PERKINS, BORN IN MISSISSIPPI IN 1930, had plenty of reason to hate his home state, and white citizens within it: “I was 16 when a white deputy sheriff shot and killed my 25-year-old brother, Clyde, in New Hebron, Mississippi.” Clyde Perkins had recently returned home from fighting in World War II. He and his girlfriend were waiting in a line at the movie theater ticket booth. The deputy sheriff, asserting dictatorial authority, told everyone to shut up. When Clyde and his girlfriend chatted some more, the officer clubbed him over the head. Clyde grabbed the blackjack. The lawman took two steps back, pulled his gun, and fatally shot Clyde twice in the stomach.
Perkins also had reason to hate because of economic exploitation. At age 12 he worked all day hauling hay and expected to be paid $1.50 or $2.00, typical pay for a day. Instead, a white man paid him 15 cents: “I took a long look at what had just happened to me and really began thinking about economics.” Perkins escaped to California five years later, in 1947. In 1957, his son Spencer, at age 3 or 4, came home from Bible classes singing “Jesus Loves the Little Children”—red and yellow, black and white—and Perkins began studying how that could be so. He professed faith in Christ.
Perkins in 1960 felt called to move back to Mississippi with his wife, Vera Mae, and their five children. He became a civil rights leader over the next decade, supporting voter registration efforts in 1965 and school desegregation in 1967. In 1969 he led an economic boycott of white-owned stores in Mendenhall, Miss., that welcomed black customers but not black employees—and the same was true in city government and other companies.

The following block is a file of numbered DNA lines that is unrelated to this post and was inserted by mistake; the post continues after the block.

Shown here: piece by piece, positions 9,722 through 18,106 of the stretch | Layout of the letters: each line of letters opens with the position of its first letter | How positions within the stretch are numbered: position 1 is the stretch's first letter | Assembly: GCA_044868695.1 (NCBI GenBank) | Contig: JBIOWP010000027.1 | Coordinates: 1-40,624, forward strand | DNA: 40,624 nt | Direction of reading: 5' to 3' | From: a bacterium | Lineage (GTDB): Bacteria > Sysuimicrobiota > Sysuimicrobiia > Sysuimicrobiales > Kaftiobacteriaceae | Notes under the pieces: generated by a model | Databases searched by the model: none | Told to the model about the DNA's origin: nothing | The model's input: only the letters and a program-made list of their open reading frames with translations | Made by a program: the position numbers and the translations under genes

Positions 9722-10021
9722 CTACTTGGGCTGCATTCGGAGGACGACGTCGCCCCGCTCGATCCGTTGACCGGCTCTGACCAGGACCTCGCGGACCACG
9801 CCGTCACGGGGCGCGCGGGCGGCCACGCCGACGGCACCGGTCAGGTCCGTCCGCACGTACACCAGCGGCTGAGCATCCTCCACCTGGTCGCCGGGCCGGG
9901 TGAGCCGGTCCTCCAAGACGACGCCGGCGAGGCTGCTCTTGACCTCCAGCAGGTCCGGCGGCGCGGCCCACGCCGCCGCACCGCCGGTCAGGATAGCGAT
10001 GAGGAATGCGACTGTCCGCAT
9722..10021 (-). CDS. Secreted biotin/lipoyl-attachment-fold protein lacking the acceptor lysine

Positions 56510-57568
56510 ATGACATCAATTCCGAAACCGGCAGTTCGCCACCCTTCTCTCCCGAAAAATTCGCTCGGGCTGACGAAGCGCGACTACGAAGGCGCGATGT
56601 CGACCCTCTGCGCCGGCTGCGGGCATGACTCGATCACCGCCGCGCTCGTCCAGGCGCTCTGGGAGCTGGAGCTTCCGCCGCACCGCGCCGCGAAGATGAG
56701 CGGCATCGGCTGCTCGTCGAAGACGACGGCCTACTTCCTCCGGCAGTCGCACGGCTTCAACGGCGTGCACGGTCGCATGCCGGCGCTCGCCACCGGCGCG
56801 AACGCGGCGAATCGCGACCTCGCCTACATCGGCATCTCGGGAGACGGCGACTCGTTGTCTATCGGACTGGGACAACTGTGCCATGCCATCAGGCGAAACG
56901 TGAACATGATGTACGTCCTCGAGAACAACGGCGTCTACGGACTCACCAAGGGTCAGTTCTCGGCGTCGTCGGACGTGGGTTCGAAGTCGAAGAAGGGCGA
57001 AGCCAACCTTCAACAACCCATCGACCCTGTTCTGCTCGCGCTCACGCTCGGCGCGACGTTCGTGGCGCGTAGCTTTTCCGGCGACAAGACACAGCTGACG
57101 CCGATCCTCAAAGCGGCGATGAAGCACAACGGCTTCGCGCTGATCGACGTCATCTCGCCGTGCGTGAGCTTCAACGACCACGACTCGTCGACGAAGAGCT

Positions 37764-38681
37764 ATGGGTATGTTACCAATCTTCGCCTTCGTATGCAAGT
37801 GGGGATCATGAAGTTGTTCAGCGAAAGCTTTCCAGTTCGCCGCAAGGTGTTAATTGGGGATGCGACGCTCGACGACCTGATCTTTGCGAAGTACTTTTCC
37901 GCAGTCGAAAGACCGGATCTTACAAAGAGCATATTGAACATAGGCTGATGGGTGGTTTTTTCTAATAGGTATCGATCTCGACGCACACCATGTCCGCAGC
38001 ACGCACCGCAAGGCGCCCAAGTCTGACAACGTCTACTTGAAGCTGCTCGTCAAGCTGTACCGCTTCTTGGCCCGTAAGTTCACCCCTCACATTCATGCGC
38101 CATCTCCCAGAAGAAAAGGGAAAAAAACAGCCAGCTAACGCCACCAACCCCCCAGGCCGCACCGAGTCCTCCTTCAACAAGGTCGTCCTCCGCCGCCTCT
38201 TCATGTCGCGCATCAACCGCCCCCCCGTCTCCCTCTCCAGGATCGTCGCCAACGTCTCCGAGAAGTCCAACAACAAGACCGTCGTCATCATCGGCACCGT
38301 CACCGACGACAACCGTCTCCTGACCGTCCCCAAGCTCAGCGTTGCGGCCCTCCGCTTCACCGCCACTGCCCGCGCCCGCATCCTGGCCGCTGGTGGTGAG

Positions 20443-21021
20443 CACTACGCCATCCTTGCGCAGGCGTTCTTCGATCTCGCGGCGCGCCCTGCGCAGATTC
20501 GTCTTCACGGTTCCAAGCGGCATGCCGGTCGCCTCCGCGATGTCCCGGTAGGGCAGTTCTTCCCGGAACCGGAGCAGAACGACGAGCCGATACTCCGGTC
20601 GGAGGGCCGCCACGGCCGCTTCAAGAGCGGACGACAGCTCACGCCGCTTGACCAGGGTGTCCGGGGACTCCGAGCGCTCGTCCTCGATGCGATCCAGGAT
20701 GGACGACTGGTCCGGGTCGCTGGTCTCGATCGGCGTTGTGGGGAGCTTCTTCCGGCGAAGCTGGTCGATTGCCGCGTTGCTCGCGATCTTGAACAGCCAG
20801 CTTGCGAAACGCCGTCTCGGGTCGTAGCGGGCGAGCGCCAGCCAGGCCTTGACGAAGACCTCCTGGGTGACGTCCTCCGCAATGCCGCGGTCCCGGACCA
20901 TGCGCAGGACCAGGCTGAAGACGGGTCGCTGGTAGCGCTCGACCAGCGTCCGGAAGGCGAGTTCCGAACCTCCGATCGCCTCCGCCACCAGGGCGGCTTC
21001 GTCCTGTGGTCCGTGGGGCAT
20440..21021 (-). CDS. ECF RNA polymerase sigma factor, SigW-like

Lawless officers in 1970 beat him because of those efforts, but they hated him all the more because he believed what they should have. Perkins writes in One Blood (2018), “The most terrible thing about the situation in the South was that so many of the folks who were either violently racist or who participated in discrimination and enslavement through unfair and unlawful business practices called themselves Christians.” They knew deep down they were wrong, and that sometimes made them even more brutal.
Perkins says nonviolence didn’t come to him easily: “I had learned to hate all the white people in Mississippi. I hated their control over our lives. … If I had not met Jesus I would have died carrying that heavy burden of hate to my grave. But He began to strip it away, layer by layer.” Perkins learned that “nonviolence takes more strength than violence—and it takes more than just human strength. It takes God’s strength working in human beings to produce self-control, gentleness, and other fruit of the Holy Spirit.”